NOAH: AMR activities support Europe-wide antibiotic stewardship push

Antibiotic stewardship actions supported by the animal health sector are having a positive effect across Europe, says AnimalhealthEurope.

For World Antibiotics Awareness Week, which runs until Sunday, the European association has launched a new webpage, Health for Future Generations, to give an overview of activities and campaigns.

During the course of 2018 AnimalhealthEurope, of which NOAH is a member, surveyed its members to get a clear picture of specific actions being taken at national and European level to promote responsible use of antibiotics and safeguard their future efficacy.

From the UK, NOAH was able to report on the successful launch of its Animal Medicines Best Practice (AMBP) project, which sets out a robust and trusted training programme for all those working in the sheep, dairy, beef and pig sectors.

Launched in July 2018, with an e-learning portal for farmers available through online training provider Lantra, the programme now also provides vets with resources to work with their farmer clients to support the responsible use of antibiotics across UK farms. These resources, such as presentations and workbooks, enable vets to deliver face-to-face training to farmers. Vets can offer farmers a signed Certificate of Training that can be used as a record for Red Tractor assessment.

NOAH chief executive Dawn Howard said: “We are looking forward to spreading the word about this project at this week’s London Vet Show. We invite all vets with an interest in helping to tackle AMR to visit our stand and find out more”.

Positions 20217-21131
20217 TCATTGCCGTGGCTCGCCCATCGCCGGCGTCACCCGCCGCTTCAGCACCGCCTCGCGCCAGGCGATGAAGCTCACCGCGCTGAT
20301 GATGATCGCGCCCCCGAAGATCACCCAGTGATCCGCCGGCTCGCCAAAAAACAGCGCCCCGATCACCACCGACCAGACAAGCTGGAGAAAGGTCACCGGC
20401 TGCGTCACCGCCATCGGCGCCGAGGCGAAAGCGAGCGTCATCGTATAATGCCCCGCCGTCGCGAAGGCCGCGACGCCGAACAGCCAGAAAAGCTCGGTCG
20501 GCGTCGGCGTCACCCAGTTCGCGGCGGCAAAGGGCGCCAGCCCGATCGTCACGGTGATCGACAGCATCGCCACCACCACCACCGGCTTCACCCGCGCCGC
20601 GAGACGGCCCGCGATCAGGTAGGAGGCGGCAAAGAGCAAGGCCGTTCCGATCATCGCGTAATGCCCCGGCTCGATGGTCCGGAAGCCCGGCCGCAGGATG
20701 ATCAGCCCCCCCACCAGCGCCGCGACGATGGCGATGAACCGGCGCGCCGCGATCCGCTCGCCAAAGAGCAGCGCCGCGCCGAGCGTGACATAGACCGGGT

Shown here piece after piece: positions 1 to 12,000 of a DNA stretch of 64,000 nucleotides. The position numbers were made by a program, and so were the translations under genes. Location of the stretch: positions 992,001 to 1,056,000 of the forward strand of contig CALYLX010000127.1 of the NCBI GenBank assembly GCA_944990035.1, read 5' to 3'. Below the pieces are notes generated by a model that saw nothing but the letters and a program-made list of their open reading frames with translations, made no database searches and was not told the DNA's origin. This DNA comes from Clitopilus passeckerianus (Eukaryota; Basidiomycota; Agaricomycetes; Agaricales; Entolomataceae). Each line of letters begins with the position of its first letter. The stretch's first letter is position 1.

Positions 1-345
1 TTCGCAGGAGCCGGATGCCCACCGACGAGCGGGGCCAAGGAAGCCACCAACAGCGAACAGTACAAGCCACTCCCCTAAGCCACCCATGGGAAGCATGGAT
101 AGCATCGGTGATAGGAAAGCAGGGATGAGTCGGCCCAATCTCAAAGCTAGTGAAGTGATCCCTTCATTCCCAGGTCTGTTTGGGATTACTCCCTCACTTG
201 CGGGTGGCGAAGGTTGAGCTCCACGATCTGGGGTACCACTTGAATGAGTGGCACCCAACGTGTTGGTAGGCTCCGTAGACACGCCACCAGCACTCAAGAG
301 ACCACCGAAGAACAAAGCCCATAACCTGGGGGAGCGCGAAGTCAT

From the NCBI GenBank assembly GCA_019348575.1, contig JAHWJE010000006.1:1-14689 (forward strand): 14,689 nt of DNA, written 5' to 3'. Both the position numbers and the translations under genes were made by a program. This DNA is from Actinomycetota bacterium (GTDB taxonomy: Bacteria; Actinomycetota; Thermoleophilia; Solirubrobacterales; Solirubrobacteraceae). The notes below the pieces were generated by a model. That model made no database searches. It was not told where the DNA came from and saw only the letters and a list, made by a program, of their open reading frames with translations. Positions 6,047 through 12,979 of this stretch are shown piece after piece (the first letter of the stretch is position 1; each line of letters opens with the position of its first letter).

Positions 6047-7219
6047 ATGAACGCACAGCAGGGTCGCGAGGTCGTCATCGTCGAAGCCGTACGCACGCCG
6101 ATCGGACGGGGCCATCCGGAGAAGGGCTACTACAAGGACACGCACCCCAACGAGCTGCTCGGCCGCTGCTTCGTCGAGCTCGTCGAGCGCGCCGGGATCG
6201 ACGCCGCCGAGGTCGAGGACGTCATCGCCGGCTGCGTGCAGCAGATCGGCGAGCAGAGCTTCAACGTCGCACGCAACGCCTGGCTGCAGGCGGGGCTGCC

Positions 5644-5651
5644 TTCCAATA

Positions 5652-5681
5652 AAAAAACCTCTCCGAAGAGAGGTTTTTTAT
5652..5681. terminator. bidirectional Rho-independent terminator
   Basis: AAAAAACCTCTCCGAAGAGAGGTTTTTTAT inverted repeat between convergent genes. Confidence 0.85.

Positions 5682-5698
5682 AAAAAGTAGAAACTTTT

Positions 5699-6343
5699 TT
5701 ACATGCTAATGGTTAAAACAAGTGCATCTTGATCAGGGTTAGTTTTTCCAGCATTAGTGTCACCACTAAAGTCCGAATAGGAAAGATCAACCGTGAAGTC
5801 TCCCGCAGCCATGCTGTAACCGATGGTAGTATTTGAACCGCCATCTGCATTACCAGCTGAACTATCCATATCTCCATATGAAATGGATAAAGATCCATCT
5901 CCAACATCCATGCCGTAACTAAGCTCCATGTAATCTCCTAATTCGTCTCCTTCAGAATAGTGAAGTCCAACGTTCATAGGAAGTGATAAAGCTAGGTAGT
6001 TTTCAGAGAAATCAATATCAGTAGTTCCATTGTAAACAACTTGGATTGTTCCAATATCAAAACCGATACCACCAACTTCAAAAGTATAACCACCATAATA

Other highlights from NOAH include its support for the one-minute animated #BeattheBugs video, aimed at pet owners and created by the Bella Moss Foundation to communicate important messages around the threat of antimicrobial resistance (AMR).

In addition, Ms Howard described NOAH’s latest campaign ‘Blueprint for Animal Health’.

She said: “This campaign sets out to further encourage all sectors to work together closely on a three-step approach:

  • STOP disease getting into the animal;
  • EQUIP animals to fight disease if they do encounter it; and
  • TREAT animals appropriately when sickness is unavoidable.

“These three steps encompass the full spectrum of animal health, from reducing the risk of exposure to infectious diseases, taking preventative healthcare measures and prescribing appropriate treatments, including antibiotics, in case of illness.

“And our association in the UK is pleased to work alongside our colleagues across Europe to continue to tackle this vital issue for us all.”

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